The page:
Lead: “ the mobile money payment system is in its infancy and government has graciously agreed".
The Bank of Ghana says it will not extend the 17.5% VAT charges to mobile money transactions. The central bank’s move is in response to the Chamber of Telecommunication’s plea for mobile money services of telcos to be spared the VAT charges on non-banking financial services.
According to the Chairman of the Chamber of Telecommunication Companies, the mobile money sector which is dominated by telecommunication companies, is young, and needs to be giving some space to grow, hence their plea to the ministry of finance to spare them the VAT charges until such a time when the sector is strong enough.
Meanwhile, Head of Banking Services and Payment Systems Oversight at the Bank of Ghana, Elly Oehne-Adu has disclosed that “ the mobile money payment system is in its infancy and government has graciously agreed. This will help stabilize the sector and allow it the space to grow”. She said this in her address to the gathering at MTN’s Mobile Money Consultative workshop as part of the Mobile Money week celebrations.”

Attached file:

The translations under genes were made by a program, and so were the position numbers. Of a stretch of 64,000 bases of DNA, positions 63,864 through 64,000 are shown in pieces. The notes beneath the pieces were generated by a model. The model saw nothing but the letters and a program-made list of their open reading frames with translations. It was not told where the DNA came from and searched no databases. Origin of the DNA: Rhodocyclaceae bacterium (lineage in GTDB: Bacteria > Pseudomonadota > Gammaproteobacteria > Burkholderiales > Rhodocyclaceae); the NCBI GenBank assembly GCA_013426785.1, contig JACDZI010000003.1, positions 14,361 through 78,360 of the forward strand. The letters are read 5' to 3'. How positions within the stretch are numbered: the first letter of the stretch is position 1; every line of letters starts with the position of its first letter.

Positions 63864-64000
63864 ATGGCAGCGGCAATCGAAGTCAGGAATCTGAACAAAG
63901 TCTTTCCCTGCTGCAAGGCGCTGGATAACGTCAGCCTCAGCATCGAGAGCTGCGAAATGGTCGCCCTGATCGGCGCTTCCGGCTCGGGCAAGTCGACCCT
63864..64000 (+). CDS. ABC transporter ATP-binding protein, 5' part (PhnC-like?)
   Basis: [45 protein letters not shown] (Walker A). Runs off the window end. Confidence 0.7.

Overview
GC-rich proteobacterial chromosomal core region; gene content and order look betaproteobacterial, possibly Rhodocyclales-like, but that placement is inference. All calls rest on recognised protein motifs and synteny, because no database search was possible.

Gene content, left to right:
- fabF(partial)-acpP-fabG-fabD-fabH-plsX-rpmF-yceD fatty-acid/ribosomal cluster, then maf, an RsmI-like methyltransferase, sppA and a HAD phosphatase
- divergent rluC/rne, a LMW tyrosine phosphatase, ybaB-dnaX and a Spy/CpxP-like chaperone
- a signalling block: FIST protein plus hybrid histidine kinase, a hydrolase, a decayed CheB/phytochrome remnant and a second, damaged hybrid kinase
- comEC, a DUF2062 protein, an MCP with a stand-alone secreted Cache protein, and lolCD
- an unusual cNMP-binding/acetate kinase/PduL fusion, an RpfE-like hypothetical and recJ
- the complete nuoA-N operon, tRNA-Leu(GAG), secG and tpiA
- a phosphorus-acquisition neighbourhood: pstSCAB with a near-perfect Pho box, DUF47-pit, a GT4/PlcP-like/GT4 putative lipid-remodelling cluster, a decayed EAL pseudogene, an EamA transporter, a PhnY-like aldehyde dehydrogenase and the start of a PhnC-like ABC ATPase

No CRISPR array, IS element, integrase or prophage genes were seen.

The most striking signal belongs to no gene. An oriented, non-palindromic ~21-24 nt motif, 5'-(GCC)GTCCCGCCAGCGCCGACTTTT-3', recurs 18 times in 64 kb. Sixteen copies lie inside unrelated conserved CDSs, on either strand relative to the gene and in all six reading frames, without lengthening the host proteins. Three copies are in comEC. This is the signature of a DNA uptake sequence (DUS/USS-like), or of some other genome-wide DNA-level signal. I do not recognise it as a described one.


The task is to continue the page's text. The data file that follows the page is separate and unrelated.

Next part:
The Bank of Ghana, in July this year, published two new guidelines aimed at giving the Mobile Money (MoMo) Outfits of the telecom operators some autonomy from their banking partners.
The two guidelines are the E-Money Issuer (EMI) Guidelines and the Agent Guidelines; and they form part of the road-map towards a cashless/cash-lite society.
Under the new guidelines, the mobile money outfits of the telcos would be required to go for new licenses that would make them independent financial institutions rather than just departments of the respective telcos.
That would mean, the MoMo licenses, which was hitherto issued to private commercial banks to partner with telcos, would now be issued directly to the MoMo operators and they will use the banks as just deposit agencies.
This in addition to the exemption from VAT charges show how much premium the central bank places on Moblile Money outfits in a bid to transform financial transactions in the country.